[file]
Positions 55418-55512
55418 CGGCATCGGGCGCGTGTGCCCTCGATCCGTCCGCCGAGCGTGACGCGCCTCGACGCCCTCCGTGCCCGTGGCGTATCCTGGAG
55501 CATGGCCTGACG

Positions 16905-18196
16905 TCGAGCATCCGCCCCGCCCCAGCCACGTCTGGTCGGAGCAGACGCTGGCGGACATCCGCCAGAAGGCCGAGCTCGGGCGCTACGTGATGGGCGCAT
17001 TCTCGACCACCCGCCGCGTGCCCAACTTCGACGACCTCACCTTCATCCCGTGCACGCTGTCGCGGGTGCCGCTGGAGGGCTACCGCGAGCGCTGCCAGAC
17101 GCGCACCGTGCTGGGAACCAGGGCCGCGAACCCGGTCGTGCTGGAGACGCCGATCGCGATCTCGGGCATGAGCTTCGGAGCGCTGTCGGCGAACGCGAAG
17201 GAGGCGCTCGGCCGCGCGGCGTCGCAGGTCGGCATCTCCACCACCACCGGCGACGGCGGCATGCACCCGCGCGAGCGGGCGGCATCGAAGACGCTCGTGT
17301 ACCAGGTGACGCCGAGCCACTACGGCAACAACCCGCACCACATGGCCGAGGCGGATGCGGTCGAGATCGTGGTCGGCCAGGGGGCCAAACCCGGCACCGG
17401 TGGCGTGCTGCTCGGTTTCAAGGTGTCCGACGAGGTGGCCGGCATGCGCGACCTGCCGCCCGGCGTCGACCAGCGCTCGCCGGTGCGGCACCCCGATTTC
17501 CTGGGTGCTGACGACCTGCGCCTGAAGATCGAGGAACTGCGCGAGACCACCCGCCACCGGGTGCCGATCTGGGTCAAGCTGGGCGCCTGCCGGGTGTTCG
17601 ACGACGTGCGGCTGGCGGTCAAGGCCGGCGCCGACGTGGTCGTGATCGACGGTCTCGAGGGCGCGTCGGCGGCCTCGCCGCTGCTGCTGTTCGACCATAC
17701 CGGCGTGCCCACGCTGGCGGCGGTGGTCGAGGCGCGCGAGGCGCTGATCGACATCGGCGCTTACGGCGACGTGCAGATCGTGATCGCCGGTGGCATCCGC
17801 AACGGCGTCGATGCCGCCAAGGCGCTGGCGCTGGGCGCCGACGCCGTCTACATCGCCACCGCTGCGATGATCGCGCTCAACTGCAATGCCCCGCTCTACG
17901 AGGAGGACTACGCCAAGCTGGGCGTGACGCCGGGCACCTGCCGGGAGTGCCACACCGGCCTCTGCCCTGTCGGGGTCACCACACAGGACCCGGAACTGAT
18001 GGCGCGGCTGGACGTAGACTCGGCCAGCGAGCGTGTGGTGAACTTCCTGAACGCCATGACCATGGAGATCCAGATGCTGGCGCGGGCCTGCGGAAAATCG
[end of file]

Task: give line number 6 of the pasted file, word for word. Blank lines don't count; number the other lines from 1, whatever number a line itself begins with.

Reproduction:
17001 TCTCGACCACCCGCCGCGTGCCCAACTTCGACGACCTCACCTTCATCCCGTGCACGCTGTCGCGGGTGCCGCTGGAGGGCTACCGCGAGCGCTGCCAGAC